Gaither, Burgess Sidney
16 Mar. 1807–23 Feb. 1892
Burgess Sidney Gaither, lawyer, solicitor, speaker of the North Carolina Senate, member of the Confederate States Congress, and superintendent of the U.S. Mint at Charlotte, was born on Rocky Creek in the Tabor Church community near Turnersburg in Iredell County. He was the eighth son of Burgess and Amelia Martin Gaither. His father represented Iredell in the House of Commons each year from 1796 through 1801. The Gaithers descended from a distinguished Maryland family that traced its ancestry to Jamestown, Va. Young Burgess was educated at Dr. James Hall's school at Bethany Church in Iredell and, after moving to Morganton about 1829, at Morganton Academy. For a brief period in 1830 he studied at the University of Georgia. Before that he studied law under his older brother, Alfred Moore Gaither, and after his brother's death under Judge David F. Caldwell of Salisbury. He was admitted to the bar in 1829.
From the outset of his career Gaither impressed his peers with his legal ability. Appointed clerk of the superior court of Burke County in 1830 by Judge Willie P. Mangum, he served until 1837. At age twenty-eight he was elected to represent Burke in the Constitutional Convention of 1835, which convened in Raleigh on 4–11 July. He was the last surviving member of that convention. In 1840–41 he represented Burke County in the state senate.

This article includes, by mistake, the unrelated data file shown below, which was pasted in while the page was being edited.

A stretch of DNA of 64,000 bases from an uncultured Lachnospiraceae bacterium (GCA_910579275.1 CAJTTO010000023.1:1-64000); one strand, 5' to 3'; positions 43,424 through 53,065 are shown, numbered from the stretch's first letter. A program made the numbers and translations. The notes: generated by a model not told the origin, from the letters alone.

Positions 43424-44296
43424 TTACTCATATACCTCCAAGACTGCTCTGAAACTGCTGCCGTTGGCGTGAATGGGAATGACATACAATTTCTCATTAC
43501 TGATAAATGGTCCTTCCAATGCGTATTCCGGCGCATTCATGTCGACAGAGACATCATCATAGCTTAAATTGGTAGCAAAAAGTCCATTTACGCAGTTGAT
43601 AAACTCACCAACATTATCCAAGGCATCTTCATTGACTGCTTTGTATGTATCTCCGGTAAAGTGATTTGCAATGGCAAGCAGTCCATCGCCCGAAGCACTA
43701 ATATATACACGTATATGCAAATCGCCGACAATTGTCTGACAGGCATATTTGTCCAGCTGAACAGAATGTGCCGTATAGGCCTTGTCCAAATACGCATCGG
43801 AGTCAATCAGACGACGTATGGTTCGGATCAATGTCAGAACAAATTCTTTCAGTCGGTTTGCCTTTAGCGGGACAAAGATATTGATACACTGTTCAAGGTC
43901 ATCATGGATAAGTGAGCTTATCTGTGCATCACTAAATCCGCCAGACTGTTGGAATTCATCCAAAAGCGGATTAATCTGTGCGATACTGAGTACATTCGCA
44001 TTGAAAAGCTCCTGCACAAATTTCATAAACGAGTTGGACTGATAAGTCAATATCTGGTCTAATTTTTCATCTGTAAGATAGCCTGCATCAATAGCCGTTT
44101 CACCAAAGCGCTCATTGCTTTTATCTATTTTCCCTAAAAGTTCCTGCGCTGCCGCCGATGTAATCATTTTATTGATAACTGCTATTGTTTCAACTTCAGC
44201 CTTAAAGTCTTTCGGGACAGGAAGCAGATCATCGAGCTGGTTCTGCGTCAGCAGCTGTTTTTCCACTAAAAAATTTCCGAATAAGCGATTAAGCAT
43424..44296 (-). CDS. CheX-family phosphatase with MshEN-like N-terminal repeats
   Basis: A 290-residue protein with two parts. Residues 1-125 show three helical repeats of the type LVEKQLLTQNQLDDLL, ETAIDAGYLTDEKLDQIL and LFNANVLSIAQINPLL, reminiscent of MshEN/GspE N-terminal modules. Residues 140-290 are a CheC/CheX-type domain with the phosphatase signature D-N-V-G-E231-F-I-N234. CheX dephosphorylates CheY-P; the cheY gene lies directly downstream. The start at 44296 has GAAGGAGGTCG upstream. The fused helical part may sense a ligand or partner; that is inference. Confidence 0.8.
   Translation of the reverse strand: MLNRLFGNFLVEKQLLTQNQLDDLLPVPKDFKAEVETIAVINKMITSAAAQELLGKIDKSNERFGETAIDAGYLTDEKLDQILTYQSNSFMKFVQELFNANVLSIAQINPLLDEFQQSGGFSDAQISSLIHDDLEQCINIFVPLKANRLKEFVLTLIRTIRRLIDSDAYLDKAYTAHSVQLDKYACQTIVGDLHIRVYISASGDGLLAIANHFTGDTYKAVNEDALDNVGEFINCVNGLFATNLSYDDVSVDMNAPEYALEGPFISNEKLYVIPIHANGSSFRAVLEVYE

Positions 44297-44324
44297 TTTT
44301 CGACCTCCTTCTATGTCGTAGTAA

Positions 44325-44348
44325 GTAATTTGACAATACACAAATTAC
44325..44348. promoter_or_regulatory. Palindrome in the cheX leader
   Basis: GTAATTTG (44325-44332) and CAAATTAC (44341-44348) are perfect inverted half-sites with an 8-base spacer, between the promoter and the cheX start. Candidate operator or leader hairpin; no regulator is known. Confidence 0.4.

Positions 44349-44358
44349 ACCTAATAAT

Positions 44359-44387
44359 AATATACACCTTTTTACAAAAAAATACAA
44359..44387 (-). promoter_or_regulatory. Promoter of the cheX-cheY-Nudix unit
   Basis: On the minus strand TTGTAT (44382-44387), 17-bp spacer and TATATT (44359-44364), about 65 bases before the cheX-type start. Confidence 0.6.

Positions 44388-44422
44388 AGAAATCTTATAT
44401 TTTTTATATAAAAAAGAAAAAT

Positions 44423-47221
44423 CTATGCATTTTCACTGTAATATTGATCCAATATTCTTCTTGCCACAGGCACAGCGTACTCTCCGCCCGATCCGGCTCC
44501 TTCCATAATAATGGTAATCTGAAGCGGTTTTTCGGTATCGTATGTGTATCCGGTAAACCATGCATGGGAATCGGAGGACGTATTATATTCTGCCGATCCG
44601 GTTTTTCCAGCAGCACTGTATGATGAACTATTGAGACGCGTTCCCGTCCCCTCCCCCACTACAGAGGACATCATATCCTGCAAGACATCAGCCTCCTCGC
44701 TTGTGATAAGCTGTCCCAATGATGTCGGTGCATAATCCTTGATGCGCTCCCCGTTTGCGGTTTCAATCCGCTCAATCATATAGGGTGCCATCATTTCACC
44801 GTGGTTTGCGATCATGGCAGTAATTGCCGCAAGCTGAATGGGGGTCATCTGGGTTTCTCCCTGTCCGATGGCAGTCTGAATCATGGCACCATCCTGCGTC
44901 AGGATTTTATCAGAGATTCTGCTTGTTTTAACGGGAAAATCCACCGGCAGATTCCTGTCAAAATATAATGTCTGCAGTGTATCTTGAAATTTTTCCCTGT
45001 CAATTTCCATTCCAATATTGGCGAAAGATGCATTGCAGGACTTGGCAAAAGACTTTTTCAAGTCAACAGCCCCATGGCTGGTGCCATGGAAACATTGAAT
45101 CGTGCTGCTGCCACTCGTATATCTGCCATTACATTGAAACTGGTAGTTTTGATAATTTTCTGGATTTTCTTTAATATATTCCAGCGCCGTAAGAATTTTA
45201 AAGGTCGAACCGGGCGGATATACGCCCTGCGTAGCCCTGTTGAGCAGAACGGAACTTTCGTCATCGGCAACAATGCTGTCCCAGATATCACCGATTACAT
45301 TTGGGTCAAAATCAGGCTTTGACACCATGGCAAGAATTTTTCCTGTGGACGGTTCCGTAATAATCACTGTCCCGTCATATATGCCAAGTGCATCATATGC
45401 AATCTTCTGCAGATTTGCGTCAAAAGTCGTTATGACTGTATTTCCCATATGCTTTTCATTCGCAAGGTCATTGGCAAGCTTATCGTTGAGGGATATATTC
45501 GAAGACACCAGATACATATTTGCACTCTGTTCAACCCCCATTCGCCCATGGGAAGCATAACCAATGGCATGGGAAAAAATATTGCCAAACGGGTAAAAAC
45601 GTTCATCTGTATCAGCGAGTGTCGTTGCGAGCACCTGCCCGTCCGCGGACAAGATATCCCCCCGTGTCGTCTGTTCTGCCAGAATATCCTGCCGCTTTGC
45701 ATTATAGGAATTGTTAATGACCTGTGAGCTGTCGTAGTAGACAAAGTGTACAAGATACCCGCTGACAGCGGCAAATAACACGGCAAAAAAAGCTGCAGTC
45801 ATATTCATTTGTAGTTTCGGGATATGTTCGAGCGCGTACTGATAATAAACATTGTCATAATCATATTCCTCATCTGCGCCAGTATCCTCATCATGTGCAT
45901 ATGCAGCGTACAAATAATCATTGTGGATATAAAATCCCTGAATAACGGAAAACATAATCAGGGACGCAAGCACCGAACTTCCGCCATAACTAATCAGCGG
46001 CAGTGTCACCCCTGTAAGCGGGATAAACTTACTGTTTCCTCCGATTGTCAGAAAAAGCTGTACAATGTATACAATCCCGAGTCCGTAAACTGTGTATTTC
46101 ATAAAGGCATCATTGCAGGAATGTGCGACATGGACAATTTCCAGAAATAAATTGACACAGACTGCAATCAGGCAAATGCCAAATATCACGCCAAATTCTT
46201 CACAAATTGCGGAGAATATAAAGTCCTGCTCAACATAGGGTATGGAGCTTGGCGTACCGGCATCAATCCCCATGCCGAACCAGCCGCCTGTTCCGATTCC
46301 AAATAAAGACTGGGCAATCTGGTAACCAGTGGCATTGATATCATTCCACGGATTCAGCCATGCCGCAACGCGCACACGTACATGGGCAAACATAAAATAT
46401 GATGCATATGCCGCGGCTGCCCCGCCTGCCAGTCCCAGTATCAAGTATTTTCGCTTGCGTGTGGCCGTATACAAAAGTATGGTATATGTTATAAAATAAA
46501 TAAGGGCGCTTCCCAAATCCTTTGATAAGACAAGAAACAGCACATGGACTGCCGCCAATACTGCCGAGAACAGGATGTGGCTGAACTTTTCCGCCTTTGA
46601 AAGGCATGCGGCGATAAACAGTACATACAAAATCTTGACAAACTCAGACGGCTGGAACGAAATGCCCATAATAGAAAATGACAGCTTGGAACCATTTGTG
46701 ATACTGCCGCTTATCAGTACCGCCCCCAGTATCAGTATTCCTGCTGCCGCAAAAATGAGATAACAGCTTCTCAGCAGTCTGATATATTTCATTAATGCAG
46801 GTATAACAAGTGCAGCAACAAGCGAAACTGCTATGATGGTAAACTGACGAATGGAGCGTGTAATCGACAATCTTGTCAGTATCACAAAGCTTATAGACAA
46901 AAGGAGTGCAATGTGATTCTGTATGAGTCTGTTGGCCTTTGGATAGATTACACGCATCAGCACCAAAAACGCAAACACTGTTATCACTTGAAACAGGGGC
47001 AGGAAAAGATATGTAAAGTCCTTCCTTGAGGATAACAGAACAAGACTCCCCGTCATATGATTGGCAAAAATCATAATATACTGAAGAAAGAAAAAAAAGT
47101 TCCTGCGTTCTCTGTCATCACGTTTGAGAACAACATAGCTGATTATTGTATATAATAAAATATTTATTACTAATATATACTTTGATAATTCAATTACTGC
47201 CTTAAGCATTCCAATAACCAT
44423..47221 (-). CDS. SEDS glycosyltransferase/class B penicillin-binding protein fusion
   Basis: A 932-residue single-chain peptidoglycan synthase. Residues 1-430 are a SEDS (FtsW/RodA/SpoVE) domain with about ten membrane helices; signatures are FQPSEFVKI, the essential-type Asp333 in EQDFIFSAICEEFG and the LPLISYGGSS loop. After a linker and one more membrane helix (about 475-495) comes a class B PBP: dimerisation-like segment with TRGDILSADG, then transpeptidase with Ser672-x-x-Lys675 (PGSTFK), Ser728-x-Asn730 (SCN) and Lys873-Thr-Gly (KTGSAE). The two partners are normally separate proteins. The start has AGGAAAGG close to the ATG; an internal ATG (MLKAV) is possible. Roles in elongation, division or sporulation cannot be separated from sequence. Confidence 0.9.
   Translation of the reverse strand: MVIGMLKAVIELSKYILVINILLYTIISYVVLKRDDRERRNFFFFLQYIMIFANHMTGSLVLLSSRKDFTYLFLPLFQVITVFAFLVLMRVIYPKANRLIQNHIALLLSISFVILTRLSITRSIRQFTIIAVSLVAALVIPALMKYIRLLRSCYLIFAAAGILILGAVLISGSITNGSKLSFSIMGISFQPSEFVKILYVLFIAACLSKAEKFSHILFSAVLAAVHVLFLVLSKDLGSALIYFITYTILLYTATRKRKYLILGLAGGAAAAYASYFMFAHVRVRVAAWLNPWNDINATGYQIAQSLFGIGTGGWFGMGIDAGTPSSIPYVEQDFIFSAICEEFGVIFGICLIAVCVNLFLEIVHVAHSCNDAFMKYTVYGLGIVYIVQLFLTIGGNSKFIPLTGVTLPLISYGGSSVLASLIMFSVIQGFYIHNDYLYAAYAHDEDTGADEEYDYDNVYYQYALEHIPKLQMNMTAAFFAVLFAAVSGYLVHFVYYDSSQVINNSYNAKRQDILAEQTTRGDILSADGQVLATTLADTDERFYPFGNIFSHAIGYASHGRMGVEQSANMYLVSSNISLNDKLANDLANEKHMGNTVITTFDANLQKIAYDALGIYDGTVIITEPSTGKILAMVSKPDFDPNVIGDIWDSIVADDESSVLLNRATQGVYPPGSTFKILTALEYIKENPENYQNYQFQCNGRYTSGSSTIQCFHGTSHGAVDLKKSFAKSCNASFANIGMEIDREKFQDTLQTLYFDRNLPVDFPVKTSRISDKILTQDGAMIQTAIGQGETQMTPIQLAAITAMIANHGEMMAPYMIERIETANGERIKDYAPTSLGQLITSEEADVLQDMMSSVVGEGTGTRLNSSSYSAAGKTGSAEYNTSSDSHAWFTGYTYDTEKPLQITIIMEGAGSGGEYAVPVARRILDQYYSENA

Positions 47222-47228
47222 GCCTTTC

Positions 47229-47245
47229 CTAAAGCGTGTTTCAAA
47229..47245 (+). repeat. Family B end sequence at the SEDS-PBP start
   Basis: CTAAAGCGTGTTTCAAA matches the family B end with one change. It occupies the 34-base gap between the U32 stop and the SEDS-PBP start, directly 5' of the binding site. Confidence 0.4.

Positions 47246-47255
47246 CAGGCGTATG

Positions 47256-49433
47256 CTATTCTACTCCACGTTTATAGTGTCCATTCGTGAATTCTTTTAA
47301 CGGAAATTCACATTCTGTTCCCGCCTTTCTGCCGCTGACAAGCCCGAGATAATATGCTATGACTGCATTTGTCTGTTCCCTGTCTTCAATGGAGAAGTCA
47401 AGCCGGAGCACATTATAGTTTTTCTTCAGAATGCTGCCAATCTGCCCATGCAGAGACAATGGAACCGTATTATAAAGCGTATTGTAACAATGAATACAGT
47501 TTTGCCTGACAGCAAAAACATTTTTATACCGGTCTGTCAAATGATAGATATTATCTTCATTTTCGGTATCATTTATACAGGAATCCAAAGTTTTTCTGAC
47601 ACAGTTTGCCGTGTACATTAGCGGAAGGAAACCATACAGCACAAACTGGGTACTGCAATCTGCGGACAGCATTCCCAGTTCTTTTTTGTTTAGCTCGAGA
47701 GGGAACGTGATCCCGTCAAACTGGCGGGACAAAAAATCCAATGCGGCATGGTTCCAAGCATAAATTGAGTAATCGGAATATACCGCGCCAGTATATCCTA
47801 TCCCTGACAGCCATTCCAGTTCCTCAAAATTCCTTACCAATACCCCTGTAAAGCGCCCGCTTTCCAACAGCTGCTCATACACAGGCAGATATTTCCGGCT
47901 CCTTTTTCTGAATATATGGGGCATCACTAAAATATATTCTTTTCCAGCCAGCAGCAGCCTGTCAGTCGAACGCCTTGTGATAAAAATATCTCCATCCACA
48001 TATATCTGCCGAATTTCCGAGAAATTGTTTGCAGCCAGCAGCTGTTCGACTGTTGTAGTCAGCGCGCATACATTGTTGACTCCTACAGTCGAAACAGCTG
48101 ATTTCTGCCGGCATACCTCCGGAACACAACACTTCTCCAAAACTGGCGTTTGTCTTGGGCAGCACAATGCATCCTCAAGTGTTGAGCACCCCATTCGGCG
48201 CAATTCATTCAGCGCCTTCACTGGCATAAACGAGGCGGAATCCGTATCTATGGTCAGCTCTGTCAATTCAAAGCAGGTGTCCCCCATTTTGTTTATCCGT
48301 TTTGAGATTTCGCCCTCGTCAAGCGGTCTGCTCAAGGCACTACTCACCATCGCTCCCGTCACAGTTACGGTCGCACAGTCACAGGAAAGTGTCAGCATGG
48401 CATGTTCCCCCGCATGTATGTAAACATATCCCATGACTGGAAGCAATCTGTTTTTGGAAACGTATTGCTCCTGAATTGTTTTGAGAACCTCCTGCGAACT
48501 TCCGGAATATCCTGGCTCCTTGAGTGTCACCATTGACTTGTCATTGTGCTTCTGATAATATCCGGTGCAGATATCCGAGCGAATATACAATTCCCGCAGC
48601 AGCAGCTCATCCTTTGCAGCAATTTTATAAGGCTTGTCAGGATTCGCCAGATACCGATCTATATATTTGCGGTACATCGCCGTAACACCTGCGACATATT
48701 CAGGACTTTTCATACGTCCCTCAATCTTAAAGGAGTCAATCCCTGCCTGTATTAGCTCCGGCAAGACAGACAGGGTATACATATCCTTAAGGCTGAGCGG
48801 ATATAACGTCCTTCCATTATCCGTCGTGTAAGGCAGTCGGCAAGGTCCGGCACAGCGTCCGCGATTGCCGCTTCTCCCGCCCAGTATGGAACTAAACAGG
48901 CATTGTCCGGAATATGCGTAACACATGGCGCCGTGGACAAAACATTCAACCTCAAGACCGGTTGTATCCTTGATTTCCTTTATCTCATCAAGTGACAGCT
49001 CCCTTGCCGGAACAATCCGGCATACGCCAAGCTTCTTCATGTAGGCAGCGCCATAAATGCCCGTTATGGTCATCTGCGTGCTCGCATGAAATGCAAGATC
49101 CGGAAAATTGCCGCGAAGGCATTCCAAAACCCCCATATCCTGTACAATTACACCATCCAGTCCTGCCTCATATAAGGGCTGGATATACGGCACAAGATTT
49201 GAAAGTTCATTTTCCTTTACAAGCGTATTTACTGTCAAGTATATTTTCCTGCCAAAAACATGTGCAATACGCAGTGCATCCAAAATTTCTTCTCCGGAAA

A Staunch Whig party leader, Colonel Gaither, as he was generally called, was a delegate to the Whig National Convention of 1839 in Harrisburg, Pa. Rewarded for his party loyalty, he was appointed superintendent of the U.S. Mint in Charlotte by President John Tyler in 1841; resigning from the state senate on 31 August to accept that post, he served until 1843. He was reelected senator from Burke in 1844 and served that year as speaker. Continuing in public office, he was from 1844 to 1852 solicitor of the geographically large Seventh Judicial District, which extended from Burke and Cleveland counties to the Tennessee border; travel and court sessions provided a good political base in western North Carolina. In 1851 and 1853 he sought a seat in the United States Congress but failed to defeat the Democratic nominee, Thomas L. Clingman. He served in the House of Commons in 1852 and in the state senate in 1860–61.
As the divisive issues leading to the Civil War were incubating in 1860, Gaither supported the Consolidated Union party; however, when Abraham Lincoln called for troops on 15 Apr. 1861, he changed his position and sided with the Confederacy. Earlier that year, on 12 February, he had written William A. Graham that he strongly opposed secession but could "see no hope for anything else but a civil war of interminable extent."